In Powerful Geography: A curriculum with purpose in practice, experienced teacher Mark Enser breaks down the core elements of curriculum planning for geography and provides subject-specific guidance.

Suitable for subject leads in primary schools, the book explores both the purpose of the geography curriculum and its various applications in practice.

Part one examines the role of the school in society and shows the place that geography occupies within it. Part two is a practical guide which illustrates how to but the theory of curriculum purpose into practice. 

Below is an extract from Powerful Geography’s introduction, courtesy of Crown House Publishing and Mark Enser.


“Anything is geography.”

These three words defined the thinking around the geography curriculum when I started teaching in 2004 and, for a while, this seemed hugely exciting.

Geography is such a broad discipline that we could – we were told – study anything in our classrooms, put anything into our programmes of study, at least until we had to prepare for an exam specification, and we could call it geography. And so we did.

We would create units on the geography of crime in which pupils would consider how different stakeholders felt about a crime that had taken place and, as a result, develop empathy, or study the geography of sport and plot the location of Premier League football stadiums and, as a result, relate the subject to pupils’ interests.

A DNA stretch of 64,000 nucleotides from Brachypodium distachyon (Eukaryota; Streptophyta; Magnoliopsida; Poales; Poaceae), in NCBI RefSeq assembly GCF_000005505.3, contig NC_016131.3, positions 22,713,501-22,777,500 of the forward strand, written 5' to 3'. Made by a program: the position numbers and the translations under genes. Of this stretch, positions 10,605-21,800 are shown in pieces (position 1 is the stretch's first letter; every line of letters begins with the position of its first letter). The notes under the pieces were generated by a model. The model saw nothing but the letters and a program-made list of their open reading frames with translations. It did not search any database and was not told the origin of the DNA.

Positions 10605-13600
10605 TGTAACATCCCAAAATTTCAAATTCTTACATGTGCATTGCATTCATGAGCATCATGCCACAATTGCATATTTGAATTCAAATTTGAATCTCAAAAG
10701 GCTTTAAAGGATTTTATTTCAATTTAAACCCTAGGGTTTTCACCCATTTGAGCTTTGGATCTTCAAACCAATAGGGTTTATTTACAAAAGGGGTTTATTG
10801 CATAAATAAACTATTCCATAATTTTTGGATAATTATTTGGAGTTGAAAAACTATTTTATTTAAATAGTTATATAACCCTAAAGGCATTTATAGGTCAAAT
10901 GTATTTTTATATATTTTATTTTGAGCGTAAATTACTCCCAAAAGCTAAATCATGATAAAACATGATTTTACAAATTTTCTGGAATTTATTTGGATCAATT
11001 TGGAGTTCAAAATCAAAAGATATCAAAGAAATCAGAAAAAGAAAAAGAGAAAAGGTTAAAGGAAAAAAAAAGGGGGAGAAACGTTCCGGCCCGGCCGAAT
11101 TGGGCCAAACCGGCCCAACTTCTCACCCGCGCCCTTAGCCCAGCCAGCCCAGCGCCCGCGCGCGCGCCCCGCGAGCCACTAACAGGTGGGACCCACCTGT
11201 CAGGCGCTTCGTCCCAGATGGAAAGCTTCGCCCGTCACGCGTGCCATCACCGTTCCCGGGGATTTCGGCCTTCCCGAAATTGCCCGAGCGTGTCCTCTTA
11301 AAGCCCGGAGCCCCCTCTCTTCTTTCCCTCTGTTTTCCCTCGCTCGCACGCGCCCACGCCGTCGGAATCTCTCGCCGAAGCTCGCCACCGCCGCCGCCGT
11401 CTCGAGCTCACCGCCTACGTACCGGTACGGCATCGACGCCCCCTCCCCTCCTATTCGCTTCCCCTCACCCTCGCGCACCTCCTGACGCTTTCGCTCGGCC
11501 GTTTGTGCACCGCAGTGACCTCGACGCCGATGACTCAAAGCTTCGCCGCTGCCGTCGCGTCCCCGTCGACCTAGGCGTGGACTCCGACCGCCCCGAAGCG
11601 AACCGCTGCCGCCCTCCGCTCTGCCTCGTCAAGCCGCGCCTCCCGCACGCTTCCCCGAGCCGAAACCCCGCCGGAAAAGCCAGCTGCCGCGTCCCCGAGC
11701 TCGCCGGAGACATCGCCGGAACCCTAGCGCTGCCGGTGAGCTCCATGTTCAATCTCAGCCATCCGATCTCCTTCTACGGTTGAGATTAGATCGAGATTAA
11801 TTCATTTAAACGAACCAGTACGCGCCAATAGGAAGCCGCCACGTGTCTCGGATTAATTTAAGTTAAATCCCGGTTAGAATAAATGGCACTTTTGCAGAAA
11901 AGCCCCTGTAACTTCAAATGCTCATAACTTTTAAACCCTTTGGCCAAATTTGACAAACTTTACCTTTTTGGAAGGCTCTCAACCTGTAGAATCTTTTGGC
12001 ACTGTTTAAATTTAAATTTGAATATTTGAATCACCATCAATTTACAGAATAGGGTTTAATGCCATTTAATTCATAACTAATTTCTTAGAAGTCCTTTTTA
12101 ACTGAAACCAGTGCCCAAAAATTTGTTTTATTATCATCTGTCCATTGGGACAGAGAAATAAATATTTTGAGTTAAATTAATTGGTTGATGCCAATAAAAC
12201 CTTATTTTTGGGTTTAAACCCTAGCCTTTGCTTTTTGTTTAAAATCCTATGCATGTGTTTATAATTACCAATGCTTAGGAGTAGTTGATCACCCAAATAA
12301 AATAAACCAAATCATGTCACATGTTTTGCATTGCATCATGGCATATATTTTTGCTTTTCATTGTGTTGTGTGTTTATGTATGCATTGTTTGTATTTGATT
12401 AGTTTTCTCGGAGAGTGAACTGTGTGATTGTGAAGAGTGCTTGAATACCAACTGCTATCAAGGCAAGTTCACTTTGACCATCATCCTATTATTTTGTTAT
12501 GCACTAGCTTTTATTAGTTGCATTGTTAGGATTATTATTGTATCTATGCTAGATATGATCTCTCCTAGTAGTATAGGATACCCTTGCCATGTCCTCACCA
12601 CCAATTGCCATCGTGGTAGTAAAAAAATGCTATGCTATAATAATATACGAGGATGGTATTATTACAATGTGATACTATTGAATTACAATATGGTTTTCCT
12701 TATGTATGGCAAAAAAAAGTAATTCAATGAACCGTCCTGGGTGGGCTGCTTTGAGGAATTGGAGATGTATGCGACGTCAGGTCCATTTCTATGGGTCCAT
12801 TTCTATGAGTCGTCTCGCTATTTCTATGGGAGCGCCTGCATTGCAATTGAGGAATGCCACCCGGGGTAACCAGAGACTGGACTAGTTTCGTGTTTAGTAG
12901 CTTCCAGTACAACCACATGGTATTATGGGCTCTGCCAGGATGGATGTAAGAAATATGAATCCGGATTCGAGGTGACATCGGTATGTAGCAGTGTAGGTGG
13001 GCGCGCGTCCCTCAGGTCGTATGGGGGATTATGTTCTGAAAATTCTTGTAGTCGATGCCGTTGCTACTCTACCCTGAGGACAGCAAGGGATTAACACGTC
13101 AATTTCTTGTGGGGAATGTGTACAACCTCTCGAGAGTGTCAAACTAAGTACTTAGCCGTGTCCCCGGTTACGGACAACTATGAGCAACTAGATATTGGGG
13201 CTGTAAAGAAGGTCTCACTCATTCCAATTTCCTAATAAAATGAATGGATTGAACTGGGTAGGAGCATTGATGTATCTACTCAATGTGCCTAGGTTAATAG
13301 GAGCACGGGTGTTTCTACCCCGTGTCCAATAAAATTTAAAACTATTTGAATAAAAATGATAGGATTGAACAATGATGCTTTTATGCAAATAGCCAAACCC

They could study the geography of fashion and learn about the deplorable conditions of sweatshops and, as a result, hopefully change their shopping habits. What mattered wasn’t the content but the result of studying it.

The problem is that once we decide that “anything is geography”, it starts to become clear that therefore nothing is geography. If geography is the development of empathy, the study of things familiar to pupils, and an attempt to make them more conscientious consumers, then what unites it as one subject?

How do we define this subject? As I will describe in this book, our subject became lost as it was turned into a vehicle to deliver learning around a range of social issues – according to political priorities – and soft skills to prepare pupils for the needs of an imagined 21st century.

Although you could see elements of this in a range of subjects, I think it was a particular issue in geography because it is an unusually messy discipline.

Geography, as a field of study, has a long history stretching back at least as far as the ancient Greeks and the scholar Eratosthenes, who originated the term, coming from the title of his book Geographica.

However, as an academic university discipline its history only reaches as far back as the 19th century, and much of its expansion occurred in the early 20th century as a way of providing geography teachers to schools.

This adolescent subject is still testing its boundaries and seeking to define its role (something which we will discuss further in Chapter 2). As it has gone through this period of reflection it has become too easy for it to be led astray by those who would use it to further their own ends.